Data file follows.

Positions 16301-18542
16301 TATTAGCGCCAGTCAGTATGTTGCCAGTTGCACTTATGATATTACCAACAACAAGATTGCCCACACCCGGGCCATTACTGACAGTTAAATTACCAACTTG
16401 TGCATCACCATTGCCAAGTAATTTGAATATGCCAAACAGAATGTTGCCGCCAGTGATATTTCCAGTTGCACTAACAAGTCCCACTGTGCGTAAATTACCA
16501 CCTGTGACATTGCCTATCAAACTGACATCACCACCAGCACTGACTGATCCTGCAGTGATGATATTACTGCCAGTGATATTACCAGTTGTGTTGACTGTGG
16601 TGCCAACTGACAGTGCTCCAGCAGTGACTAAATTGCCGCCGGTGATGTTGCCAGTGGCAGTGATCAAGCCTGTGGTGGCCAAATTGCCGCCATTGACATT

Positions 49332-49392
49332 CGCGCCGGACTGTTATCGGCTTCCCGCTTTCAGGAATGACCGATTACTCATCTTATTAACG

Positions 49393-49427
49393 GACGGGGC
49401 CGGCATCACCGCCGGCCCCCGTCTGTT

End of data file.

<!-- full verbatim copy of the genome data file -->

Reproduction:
Positions 16301-18542
16301 TATTAGCGCCAGTCAGTATGTTGCCAGTTGCACTTATGATATTACCAACAACAAGATTGCCCACACCCGGGCCATTACTGACAGTTAAATTACCAACTTG
16401 TGCATCACCATTGCCAAGTAATTTGAATATGCCAAACAGAATGTTGCCGCCAGTGATATTTCCAGTTGCACTAACAAGTCCCACTGTGCGTAAATTACCA
16501 CCTGTGACATTGCCTATCAAACTGACATCACCACCAGCACTGACTGATCCTGCAGTGATGATATTACTGCCAGTGATATTACCAGTTGTGTTGACTGTGG
16601 TGCCAACTGACAGTGCTCCAGCAGTGACTAAATTGCCGCCGGTGATGTTGCCAGTGGCAGTGATCAAGCCTGTGGTGGCCAAATTGCCGCCATTGACATT

Positions 49332-49392
49332 CGCGCCGGACTGTTATCGGCTTCCCGCTTTCAGGAATGACCGATTACTCATCTTATTAACG

Positions 49393-49427
49393 GACGGGGC
49401 CGGCATCACCGCCGGCCCCCGTCTGTT